All of the Folk Scene That Was There to Be Dug
Updated: Nov 10, 2019
Northgate Grammar School’s Music Room stands out in glorious retrospect for two reasons.
First, was the morning when #RobinHallandJimmieMacGregor, two Scottish youths from the ‘Tonight’ programme on TV, appeared on the podium there soon after assembly. They caused the off-white acoustical tiles to vibrate with song and guitar licks after waving aside the microphone offered by one of theteachers—Mr Wilding, I believe. Think of ‘Scarlet Ribbons’ and ‘Coulter’s Candy’, and you’ve got a fair idea of the flavour of the gig. (A picture of the duo performing at the school appeared in the #EveningStar that night.)
Generally, however, you associated the Music Room with earnestness rather then enjoyment. At Northgate, if you didn’t play an instrument, not so much as a humble recorder or harmonica, and you couldn’t read the stave, music was not a subject likely to appeal. I remember hearing the record of a concerto or two, and carefully copying down music notation from the blackboard.
One day Mr Parry played a record one of the boys had brought in, ‘I Wanna Hold Your Hand’. It sounded great on the hi-fi, and he played it loud. However, he said it made no sense, musically. The B-side, ‘This Boy’, was, he conceded, a little better. A year or two later, he pronounced approvingly that ‘Help’ was a rondo.
The other reason for the Music Room’s immortality is that around 1966 it became the venue for an after-school activity. We had a Folk Club on a Thursday from 4:15 to 6:00. A grand piano was there already, and guitars, flutes, and tambourines were brought in. Some of these instruments were carried by creatures in green, which we soon realized were girls from the school next door.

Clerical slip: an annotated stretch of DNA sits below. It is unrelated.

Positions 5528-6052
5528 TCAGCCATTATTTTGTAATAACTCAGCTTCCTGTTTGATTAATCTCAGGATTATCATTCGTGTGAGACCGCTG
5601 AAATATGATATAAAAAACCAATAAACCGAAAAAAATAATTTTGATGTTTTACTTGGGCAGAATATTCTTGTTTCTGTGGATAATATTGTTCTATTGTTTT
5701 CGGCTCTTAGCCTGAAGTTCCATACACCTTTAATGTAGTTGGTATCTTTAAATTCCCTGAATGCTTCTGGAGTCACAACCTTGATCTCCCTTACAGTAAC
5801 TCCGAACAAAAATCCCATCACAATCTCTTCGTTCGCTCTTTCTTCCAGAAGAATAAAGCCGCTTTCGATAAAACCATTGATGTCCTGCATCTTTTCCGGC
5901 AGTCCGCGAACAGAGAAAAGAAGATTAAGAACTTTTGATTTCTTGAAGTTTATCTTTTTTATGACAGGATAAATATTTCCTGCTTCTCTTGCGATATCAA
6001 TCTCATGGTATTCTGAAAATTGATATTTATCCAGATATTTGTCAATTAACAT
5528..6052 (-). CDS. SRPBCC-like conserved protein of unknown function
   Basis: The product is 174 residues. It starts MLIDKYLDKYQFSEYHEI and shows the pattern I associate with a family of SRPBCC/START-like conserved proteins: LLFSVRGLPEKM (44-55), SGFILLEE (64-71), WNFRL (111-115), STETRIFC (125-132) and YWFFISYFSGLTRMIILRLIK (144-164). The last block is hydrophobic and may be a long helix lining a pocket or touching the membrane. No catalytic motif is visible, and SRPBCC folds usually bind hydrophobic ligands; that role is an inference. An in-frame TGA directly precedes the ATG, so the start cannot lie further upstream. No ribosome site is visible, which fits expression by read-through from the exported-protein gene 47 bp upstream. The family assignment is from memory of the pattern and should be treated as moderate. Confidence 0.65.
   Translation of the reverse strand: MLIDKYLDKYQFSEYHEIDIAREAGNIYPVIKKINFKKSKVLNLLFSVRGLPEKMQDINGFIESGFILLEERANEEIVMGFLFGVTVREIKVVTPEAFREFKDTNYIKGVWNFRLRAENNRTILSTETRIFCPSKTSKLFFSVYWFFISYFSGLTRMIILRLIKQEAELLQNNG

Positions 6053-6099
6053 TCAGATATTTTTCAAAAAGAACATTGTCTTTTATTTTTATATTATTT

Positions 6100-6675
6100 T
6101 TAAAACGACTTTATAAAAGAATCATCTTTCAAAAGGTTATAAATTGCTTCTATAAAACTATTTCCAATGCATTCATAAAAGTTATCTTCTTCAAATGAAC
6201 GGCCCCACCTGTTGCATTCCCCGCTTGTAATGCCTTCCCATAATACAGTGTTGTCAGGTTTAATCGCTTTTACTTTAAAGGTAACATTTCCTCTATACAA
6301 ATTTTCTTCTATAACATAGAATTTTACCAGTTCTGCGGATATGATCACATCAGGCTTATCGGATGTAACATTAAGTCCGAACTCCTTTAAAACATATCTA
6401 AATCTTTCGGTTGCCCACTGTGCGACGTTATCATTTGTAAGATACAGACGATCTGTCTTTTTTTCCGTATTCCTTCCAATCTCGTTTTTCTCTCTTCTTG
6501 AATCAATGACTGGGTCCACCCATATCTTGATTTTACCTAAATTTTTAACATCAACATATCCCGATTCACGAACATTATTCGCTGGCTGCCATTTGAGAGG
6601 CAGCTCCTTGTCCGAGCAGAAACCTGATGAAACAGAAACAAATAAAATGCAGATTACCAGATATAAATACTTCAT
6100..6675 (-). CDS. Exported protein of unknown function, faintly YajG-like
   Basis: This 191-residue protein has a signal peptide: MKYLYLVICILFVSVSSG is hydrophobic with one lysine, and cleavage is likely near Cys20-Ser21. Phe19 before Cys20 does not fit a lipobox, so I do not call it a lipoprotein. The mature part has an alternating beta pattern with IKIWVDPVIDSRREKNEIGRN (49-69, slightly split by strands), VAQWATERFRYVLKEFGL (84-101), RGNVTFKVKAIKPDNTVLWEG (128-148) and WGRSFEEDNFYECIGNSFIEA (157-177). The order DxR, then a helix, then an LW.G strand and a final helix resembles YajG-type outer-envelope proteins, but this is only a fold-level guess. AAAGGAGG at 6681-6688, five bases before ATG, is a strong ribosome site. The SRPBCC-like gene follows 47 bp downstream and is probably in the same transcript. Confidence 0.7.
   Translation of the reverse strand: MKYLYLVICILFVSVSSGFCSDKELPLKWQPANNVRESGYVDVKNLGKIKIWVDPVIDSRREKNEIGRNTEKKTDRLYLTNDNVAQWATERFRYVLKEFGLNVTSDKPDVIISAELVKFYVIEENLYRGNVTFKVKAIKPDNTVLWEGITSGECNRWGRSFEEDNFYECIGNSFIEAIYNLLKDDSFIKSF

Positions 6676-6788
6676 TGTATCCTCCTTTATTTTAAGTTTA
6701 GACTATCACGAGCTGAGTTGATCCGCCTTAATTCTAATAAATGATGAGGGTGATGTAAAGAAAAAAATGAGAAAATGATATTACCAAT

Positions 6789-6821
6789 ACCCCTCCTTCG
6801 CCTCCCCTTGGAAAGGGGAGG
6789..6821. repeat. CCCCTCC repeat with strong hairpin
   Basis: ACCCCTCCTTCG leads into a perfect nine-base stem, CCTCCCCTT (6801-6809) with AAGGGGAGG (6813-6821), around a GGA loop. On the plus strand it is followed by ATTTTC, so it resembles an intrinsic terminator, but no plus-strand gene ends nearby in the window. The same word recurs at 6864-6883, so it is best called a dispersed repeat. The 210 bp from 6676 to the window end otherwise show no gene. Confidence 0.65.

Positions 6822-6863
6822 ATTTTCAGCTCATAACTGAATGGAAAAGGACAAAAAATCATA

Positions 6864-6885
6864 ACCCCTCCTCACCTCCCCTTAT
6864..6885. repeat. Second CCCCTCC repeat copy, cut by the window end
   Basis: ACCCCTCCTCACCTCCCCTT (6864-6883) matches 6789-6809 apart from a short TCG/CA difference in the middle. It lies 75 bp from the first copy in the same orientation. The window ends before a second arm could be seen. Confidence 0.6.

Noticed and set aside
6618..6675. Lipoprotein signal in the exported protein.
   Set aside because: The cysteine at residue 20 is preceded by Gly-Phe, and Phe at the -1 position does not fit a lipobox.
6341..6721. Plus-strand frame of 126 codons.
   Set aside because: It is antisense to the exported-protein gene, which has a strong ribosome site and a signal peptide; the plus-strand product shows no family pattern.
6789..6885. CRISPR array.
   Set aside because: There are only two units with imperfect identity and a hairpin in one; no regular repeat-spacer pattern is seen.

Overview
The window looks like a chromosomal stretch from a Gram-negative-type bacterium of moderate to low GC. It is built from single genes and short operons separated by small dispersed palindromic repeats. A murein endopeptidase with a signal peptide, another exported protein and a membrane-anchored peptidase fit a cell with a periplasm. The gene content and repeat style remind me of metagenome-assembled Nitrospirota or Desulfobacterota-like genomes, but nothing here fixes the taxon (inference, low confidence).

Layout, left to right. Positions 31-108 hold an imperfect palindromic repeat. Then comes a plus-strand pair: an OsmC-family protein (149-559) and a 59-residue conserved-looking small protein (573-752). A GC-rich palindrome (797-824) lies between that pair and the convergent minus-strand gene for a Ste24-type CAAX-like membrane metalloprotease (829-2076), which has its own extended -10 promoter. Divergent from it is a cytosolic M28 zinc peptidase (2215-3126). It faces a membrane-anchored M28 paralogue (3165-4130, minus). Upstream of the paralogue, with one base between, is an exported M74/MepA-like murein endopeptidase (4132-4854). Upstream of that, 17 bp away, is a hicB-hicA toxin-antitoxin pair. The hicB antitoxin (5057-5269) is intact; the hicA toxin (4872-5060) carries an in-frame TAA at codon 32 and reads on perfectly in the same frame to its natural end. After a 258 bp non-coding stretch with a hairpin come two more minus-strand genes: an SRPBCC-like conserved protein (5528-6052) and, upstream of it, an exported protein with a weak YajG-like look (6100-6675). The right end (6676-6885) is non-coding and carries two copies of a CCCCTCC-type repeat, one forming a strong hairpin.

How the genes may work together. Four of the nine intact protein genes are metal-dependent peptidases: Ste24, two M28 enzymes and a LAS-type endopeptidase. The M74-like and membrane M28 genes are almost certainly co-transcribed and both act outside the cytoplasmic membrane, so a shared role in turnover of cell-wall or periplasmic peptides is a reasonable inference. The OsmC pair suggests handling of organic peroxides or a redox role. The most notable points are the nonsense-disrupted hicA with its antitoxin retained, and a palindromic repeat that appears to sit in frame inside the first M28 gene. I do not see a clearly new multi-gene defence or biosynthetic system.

This cultural event was integrated.
At that time I couldn’t play a note, but it made me want to get a guitar. My friend Kip Richmond, a member of the Witnesses (a pop group, as we called them at the time, and not a religious organisation), provided tuition. He showed me how to tune the thing, when I had acquired one for £3 off my mate Chickie Brill.
Colin Fudge, who sat close to me in class, was a keen folk fan, and his younger brother, Lester, was a guitarist and singer with quite a few numbers in his repertoire. They included a crying blues that was received with gales of laughter. Though disarmed by this response, Lester continued to the end.
Some of the lads loosened their ties, or discarded them, and in subsequent weeks, one or two stylish sweaters were seen at the club.
It was a relaxed atmosphere in which we listened to songs like ‘500 Miles’ and ‘By the Banks of the Ohio’, as well as numbers from the songbooks of #BobDylan and #Donovan. ‘The Times They Are A-Changing’ and ‘Catch the Wind’ made us feel for an instant like members of an underground cult.
We were aware that the school caretaker in his brown overalls, with bucket and mop, was doing the rounds of the junior and senior quadrangles. Whether he was a folk fan I don’t know, but he had his bunch of keys at the ready for when we had departed.
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